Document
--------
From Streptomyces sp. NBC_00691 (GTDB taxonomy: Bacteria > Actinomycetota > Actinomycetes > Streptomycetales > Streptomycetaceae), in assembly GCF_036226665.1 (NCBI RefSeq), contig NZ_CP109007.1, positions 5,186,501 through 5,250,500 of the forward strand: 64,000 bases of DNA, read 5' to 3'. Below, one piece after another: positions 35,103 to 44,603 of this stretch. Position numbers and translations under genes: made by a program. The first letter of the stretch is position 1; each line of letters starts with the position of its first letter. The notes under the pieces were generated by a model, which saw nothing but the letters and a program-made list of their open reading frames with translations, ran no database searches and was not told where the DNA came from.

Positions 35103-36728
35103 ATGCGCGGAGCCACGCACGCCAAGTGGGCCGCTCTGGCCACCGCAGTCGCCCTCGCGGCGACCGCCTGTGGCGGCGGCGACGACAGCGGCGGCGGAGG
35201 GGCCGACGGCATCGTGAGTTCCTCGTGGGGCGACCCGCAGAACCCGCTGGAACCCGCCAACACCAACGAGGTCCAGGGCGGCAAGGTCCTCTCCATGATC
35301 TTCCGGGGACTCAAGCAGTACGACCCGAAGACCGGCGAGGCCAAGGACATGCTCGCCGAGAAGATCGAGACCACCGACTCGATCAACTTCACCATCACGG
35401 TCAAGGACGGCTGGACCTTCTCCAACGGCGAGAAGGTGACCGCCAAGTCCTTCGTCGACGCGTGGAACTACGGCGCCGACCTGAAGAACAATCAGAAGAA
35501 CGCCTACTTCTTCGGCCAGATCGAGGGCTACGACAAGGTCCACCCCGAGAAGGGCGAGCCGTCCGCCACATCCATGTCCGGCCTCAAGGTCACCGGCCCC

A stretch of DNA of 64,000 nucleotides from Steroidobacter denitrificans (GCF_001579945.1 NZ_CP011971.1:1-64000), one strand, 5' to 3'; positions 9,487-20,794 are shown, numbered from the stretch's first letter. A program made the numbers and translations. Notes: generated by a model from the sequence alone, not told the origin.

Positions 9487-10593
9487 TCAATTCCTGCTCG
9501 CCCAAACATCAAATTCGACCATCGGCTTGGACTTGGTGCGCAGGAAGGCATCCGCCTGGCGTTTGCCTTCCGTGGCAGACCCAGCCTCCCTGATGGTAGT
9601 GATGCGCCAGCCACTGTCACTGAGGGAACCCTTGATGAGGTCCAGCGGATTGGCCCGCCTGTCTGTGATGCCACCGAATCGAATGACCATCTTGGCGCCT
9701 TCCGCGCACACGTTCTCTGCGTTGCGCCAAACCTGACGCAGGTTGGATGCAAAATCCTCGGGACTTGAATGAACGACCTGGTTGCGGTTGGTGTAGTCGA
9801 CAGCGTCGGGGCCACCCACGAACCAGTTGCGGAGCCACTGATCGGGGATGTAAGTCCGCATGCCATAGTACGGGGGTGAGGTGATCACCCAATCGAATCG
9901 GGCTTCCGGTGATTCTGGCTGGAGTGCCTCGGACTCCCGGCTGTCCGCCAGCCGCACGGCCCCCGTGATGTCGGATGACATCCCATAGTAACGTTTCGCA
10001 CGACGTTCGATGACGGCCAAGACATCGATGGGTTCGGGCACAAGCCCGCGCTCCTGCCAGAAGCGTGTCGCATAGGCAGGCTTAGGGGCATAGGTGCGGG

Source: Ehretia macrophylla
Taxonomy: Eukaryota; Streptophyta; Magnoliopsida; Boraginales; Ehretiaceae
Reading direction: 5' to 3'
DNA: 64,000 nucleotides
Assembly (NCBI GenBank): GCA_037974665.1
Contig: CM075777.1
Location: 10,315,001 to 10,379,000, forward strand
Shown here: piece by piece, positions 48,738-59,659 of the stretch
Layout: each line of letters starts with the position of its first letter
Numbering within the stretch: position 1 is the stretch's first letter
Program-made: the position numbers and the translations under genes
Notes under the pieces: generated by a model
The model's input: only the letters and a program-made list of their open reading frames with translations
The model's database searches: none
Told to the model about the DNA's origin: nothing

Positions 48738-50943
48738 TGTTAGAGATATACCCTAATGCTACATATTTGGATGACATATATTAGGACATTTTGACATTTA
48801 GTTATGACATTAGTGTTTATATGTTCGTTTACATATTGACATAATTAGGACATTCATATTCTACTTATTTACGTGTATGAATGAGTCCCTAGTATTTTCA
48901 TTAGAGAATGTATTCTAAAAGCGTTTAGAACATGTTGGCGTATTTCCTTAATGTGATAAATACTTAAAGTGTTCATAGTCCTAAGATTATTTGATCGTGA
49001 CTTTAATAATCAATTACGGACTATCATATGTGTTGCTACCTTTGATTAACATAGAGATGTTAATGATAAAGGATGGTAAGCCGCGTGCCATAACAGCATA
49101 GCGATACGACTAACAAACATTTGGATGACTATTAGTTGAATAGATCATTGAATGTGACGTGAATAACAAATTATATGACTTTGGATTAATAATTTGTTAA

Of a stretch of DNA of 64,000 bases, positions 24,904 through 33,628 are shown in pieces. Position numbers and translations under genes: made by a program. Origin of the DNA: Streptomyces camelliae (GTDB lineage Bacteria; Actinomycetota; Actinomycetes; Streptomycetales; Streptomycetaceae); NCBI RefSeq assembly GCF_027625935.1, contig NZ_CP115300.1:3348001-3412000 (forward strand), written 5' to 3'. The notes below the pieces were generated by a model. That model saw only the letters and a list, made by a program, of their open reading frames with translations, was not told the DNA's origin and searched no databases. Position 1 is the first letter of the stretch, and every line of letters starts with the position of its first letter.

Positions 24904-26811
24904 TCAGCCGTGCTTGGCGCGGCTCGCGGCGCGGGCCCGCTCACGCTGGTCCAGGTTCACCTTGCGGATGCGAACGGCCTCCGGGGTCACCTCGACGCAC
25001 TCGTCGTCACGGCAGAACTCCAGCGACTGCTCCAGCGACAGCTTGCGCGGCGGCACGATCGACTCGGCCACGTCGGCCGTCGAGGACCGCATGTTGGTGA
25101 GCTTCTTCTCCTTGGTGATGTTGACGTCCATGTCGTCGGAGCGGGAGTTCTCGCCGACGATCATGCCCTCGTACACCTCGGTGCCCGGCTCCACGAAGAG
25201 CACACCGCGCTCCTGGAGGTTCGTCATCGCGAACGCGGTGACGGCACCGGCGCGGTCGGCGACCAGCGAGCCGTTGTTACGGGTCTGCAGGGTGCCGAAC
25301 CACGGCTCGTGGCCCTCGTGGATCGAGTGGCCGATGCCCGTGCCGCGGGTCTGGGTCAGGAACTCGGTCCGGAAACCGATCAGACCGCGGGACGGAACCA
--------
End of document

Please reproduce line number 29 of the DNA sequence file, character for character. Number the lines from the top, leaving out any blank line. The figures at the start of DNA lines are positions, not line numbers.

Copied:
The model's input: only the letters and a program-made list of their open reading frames with translations